Saturday, June 20, 2009

Tata Steel hikes prices

In the wake of higher domestic demand for steel, India's largest steelmaker Tata Steel (TATASTL.BO : 411.75 +22.75) on Friday raised prices of flat steel by Rs 500-750 per tonne with effect from June 2009.

"Prices of hot-rolled (HR) coil and cold-rolled (CR) steel products have gone up in select regions for monthly contracts," a Tata Steel spokesperson told FE.

It is learnt that that hike in price of the commodity has been on the back of improved domestic demand from sectors, including construction and automobile, and the recent uptrend in global steel prices. The prices of HR coil in India are currently about Rs 24,000 per tonne and CR coil sells at about Rs 26,000 per tonne.

Tata Steel shares on Friday were up 5.85% to close at Rs 411.75 on the Bombay Stock Exchange (^BSESN : 14521.89 +256.36) (BSE).

JSW Steel, the third largest steel producer in India, may raise price of its galvanised steel by $25 to $30 per tonne. "Zinc prices have gone up from $1,000 to $1,500 per tonne. Taking that into consideration, we are exploring the possibility of increasing rates of galvanised steel. However, no decision has been taken yet," said Seshagiri Rao, joint managing director and group chief financial officer, JSW. JSW Steel would currently keep prices of its HR and CR coils stable for July. Galvanised steel sells for about Rs 32,000 to 34,000 per tonne in the country.

JSW Steel Ltd shares on Friday rose 5.52% to close at Rs 605.10 on the BSE.

When contacted, Steel Authority (SAIL.NS : 152.45 +0.9) of India Ltd (SAIL) said, "No, we have not increased our prices."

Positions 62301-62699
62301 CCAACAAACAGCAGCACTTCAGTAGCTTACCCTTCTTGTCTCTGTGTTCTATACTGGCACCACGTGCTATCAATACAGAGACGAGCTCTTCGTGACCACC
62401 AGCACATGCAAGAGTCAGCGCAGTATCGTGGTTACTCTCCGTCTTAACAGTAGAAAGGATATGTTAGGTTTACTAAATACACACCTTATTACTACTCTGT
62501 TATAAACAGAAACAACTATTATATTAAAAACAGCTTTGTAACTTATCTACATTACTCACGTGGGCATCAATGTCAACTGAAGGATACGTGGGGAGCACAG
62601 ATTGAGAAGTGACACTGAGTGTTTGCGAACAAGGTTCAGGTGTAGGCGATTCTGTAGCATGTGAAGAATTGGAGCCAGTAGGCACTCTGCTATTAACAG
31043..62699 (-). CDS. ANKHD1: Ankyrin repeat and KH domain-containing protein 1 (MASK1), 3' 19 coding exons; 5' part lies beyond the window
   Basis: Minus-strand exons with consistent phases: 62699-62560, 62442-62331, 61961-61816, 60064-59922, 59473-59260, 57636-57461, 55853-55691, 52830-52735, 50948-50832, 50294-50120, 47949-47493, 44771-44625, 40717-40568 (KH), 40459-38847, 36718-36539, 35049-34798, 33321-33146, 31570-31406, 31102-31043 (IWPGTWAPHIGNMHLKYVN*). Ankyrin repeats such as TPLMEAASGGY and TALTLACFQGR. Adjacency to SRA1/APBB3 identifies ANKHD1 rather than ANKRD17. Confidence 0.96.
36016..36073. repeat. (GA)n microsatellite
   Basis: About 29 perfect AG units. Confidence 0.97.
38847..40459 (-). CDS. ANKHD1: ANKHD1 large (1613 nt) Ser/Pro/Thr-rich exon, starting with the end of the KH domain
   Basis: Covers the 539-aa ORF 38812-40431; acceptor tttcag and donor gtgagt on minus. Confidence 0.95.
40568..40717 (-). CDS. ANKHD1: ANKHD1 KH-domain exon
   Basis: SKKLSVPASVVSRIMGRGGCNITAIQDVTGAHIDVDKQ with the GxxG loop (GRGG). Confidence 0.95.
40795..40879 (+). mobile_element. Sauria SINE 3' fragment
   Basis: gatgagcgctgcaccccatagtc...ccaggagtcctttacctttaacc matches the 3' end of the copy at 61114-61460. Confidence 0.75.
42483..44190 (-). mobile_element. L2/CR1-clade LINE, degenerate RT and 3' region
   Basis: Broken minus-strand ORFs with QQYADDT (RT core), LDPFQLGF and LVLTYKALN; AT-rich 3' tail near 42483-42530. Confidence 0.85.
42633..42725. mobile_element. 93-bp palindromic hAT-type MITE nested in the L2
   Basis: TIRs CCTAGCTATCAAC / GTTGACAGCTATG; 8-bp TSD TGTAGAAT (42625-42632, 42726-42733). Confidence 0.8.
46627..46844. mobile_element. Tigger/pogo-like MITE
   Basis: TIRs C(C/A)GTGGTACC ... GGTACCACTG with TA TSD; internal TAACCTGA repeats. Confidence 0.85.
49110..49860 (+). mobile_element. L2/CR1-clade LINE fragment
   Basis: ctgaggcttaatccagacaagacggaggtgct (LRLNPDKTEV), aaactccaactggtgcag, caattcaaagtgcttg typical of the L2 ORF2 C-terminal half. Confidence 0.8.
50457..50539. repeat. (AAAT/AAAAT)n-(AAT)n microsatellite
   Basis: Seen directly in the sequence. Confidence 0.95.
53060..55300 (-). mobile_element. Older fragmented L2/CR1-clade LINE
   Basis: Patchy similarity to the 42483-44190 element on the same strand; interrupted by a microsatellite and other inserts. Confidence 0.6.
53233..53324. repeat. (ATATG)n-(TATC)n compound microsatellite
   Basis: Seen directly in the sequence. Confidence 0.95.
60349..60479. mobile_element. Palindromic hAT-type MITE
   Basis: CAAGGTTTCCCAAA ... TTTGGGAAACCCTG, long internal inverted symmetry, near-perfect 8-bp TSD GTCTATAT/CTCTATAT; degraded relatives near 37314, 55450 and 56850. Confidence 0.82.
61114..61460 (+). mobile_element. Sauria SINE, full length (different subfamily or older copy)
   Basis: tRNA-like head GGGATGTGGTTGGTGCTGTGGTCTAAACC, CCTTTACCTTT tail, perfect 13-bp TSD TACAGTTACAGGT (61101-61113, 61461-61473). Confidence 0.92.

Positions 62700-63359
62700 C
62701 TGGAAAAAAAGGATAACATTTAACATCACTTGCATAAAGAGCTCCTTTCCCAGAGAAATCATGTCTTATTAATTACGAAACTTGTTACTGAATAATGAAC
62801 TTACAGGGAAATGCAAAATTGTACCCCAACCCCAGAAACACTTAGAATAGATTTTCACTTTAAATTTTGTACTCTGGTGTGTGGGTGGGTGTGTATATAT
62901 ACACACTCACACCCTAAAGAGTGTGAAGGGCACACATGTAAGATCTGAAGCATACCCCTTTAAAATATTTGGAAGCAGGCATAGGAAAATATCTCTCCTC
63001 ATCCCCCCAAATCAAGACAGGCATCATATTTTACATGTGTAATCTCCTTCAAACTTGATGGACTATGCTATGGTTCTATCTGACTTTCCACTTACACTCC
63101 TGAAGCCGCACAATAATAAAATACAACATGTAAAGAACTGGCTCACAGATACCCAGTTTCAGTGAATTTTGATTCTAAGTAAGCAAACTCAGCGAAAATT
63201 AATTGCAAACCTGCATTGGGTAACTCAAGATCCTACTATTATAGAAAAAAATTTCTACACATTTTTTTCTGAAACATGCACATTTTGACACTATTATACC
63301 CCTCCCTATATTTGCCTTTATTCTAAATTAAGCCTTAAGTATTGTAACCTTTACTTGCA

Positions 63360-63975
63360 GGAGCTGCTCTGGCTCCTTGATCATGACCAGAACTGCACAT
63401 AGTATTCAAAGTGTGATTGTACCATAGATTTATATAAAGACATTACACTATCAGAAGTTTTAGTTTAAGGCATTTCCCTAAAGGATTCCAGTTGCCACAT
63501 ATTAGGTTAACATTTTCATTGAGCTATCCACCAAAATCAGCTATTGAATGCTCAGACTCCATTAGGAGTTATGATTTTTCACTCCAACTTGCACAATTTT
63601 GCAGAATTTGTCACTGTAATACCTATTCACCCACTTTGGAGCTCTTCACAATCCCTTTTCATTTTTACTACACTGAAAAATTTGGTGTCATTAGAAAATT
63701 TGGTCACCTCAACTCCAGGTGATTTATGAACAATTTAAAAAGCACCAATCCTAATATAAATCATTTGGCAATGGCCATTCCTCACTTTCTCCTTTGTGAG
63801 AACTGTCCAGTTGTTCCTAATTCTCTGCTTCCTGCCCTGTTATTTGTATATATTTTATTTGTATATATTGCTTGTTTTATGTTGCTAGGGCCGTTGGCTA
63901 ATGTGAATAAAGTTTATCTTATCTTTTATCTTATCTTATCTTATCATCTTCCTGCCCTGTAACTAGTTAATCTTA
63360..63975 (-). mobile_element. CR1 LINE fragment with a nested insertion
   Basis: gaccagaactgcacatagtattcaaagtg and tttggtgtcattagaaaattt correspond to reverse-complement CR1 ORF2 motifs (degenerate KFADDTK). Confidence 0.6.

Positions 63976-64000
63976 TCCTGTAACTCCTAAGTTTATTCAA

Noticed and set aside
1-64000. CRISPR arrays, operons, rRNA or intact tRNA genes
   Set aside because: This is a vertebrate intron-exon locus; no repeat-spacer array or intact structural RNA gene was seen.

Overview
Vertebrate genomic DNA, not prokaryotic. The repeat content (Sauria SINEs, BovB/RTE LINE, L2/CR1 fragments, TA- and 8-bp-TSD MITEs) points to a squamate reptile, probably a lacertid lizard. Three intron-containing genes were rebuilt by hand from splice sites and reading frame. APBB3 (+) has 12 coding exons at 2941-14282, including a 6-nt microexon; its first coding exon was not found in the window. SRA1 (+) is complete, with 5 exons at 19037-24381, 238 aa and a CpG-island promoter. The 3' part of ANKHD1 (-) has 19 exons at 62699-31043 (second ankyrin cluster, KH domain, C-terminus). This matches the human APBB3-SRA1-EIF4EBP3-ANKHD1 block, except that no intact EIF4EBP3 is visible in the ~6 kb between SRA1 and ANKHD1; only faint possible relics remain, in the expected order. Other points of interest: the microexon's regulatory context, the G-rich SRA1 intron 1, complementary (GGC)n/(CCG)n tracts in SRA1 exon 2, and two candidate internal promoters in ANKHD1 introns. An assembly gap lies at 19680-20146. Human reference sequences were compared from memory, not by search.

Ispat Industries Ltd (NIPPONDEN.NS : 0 0), on the other hand, is yet to consider price hike for its product. Declining to give any details, Anil Surekha, director-finance, Ispat Industries, said, "We will decide about any change in steel prices in the next week."

Similarly, an Essar Steel spokesperson said, "The company is currently reviewing the market."

According to experts, Indian steel companies have seen an over 10% y-o-y growth in sales in May this year.

Niraj Shah of Centrum, said, "The price hikes show that demand is increasing and there is an appetite for consumption." Steel players have already shifted their focus on growing domestic sales as exports have taken a backseat owing to a 60% correction in global steel prices.

Meanwhile, economic think-tank Centre for Monitoring Indian Economy expects steel prices to fall by around 5% in the next three months.

"The expected dip in contract prices of iron ore and coal will put pressure on steel prices. We expect prices to decline by around 5% in the next three months," CMIE said in its monthly review of the Indian economy for June.

Domestic steel makers have urged the ministry to increase import duty on the alloy to 15-20% from 5% now or impose safeguard duty of about 25%. "Any restrictive measures to curb imports, if implemented, will narrow the gap between the domestic and international prices to a maximum of 7-8%. This indicates that prices have not bottomed out yet," CMIE said.

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